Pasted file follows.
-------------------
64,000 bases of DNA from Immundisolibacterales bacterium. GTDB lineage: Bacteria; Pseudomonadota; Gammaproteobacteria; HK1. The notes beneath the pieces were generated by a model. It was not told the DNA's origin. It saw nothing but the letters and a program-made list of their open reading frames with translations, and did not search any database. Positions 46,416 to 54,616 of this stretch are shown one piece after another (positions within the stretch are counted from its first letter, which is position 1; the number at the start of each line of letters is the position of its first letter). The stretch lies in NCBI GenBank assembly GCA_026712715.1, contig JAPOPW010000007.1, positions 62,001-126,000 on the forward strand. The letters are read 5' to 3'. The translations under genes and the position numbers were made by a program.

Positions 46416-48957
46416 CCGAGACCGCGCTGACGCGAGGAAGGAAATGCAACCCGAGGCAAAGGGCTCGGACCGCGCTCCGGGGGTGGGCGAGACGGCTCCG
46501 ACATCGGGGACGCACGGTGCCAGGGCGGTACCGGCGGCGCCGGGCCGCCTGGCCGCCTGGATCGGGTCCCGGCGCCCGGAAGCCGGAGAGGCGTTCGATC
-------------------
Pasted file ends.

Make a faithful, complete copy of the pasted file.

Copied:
64,000 bases of DNA from Immundisolibacterales bacterium. GTDB lineage: Bacteria; Pseudomonadota; Gammaproteobacteria; HK1. The notes beneath the pieces were generated by a model. It was not told the DNA's origin. It saw nothing but the letters and a program-made list of their open reading frames with translations, and did not search any database. Positions 46,416 to 54,616 of this stretch are shown one piece after another (positions within the stretch are counted from its first letter, which is position 1; the number at the start of each line of letters is the position of its first letter). The stretch lies in NCBI GenBank assembly GCA_026712715.1, contig JAPOPW010000007.1, positions 62,001-126,000 on the forward strand. The letters are read 5' to 3'. The translations under genes and the position numbers were made by a program.

Positions 46416-48957
46416 CCGAGACCGCGCTGACGCGAGGAAGGAAATGCAACCCGAGGCAAAGGGCTCGGACCGCGCTCCGGGGGTGGGCGAGACGGCTCCG
46501 ACATCGGGGACGCACGGTGCCAGGGCGGTACCGGCGGCGCCGGGCCGCCTGGCCGCCTGGATCGGGTCCCGGCGCCCGGAAGCCGGAGAGGCGTTCGATC